How to get it, how to keep it

Resilience is like salt - we never think we can run out of it until we actually do.

November 3, 2017

What is it?

One way to look at it is from the engineering point of view - let's take a bridge. Bridges come in lots of different designs, each design having its particular strengths. Box girder bridges are strong but heavy. Suspension bridges are also strong, are great for long spans but are pricey. Arched bridges can look lovely but involve more materials for their construction. But what they all have in common is that no matter how strong they are, if subjected to the wrong forces, too much, they will fail eventually. Often with little warning.  

How do we lose it?

And so it is with us. We can endure many things, at a certain level of stress. We're built for it. Some of us thrive on the pressures of our jobs - it helps us to feel alive, useful even. Others can only tolerate more moderate pressures before they start to buckle under the pressure. Bottom line: we all need some stress to get us moving in the morning and we equally all have a breaking point on the approach to which we begin to feel off balance, anxious and even depressed.

How can we keep it?

There are plenty of good sources of information on stress out there and if you're curious take a look at the MIND website which amongst other things tells you what to look out for.

What I want to focus on here, for a moment, are a few things we can do to remain resilient. To protect our mental 'infrastructure' from the stuff that we encounter, and in fact invite, into our lives.

Back to our bridges and the engineering angle... here are 3 areas to be vigilant around. We'll go into more depth in the forthcoming webinar: Resilience: How to find it, how to keep it. 

Regulate the traffic

A couple of things here... Firstly, that old chestnut...learn to say "no".  I just don't buy the "ooh, it's such a competitive world out" there line. And even if you do, consider how it looks when you have a person who will say yes to anything standing next to one who is prepared to question the need for speed or a particularly torturous exercise. Saying "no" or "not now" is wise, not weak not least of all because it often makes people stop and think about a better, easier, simpler way. Nothing weak about that.

Control speed

We all have a pace that's comfortable for us. Life becomes interesting when we sometimes have to travel much faster to keep up with events and deadlines -great. But going hard and fast takes extra resources, concentration and therefore energy. Sometimes regulating our speed is about breaking old bad habits like leaving things late to create false pressure to perform. If you need a deadline to get you out of bed, fine. But recognise that even if you find it exciting, it is costing you.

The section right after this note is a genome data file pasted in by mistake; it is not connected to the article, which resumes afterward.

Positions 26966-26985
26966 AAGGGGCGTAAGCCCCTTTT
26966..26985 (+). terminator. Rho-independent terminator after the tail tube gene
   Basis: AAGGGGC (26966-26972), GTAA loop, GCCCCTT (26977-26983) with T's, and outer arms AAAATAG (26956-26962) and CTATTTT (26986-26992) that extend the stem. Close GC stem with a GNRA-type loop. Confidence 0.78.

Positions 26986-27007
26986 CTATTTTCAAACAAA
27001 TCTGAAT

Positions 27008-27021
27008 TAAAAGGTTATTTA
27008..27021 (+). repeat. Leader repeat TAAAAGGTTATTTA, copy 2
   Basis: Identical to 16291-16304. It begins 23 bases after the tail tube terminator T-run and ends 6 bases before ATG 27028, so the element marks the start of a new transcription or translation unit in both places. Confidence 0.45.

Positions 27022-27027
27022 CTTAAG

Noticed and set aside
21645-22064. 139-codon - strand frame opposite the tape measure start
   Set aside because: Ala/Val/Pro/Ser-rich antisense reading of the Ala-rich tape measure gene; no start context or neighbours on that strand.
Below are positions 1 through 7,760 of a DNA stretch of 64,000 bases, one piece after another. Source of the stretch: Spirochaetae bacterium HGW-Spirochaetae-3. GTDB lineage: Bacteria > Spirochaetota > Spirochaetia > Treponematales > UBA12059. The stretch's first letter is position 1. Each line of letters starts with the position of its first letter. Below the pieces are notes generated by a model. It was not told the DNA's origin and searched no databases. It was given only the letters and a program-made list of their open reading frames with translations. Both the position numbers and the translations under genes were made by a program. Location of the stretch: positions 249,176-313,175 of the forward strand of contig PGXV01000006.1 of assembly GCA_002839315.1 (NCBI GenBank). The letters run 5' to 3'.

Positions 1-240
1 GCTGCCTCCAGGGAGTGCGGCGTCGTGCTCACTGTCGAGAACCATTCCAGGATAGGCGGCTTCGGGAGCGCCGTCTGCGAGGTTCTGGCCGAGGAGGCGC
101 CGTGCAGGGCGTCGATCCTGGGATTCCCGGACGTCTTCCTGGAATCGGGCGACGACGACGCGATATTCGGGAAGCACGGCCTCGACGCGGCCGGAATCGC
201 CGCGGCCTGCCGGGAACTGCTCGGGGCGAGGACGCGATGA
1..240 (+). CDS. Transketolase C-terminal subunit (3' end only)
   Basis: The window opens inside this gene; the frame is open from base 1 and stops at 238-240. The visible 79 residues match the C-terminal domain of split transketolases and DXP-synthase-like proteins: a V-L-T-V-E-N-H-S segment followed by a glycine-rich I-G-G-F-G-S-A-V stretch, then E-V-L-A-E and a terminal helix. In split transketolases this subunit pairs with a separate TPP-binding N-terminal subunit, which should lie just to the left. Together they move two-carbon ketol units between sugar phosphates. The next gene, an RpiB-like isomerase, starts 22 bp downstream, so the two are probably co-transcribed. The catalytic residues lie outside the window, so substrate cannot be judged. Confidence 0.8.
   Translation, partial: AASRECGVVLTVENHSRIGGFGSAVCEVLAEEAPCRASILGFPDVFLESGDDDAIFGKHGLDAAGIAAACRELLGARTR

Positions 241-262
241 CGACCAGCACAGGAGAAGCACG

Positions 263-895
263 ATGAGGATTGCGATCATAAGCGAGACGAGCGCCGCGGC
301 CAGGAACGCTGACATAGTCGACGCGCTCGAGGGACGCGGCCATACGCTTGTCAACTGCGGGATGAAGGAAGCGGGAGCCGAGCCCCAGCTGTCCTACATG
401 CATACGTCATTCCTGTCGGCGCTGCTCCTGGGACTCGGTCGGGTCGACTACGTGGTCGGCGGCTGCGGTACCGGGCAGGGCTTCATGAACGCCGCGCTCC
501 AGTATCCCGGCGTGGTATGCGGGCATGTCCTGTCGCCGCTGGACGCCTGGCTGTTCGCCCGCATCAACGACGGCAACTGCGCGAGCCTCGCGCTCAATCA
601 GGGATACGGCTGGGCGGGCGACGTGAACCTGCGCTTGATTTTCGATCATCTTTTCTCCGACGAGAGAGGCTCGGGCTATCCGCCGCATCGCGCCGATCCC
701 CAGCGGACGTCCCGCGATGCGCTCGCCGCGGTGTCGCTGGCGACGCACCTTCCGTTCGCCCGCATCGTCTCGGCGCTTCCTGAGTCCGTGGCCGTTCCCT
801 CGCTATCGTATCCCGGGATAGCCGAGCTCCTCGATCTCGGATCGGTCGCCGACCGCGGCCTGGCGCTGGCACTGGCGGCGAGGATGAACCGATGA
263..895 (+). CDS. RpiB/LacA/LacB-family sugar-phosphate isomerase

Keep your distance

If your job involves coming into contact with other people's problems then this one is for you. One of the things we will cover in depth during the webinar is the business of distinguishing between different types of helping. Broadly speaking we need to know when we are sympathising and rescuing versus when we are empathising and enabling. In the next few days, take a look at how you help your team and your colleagues. Are you facilitating or are you swooping in to rescue? There's nothing wrong with the odd rescue but getting into the habit of ambulance chasing may really test your structure beyond its working limits because, quite simply, there's only one of you. 

What do I do if I'm in deficit already?

Talk about it. Tell someone. Do not be tough. You may have to do little more than to explain your position to someone and to take a few long weekends to regroup. By stepping back from the traffic you will at least be able to assess for yourself, where you are. You are the expert so pay attention to your own best advice.

To finish with: a few key words and links around the topic.

Mental health



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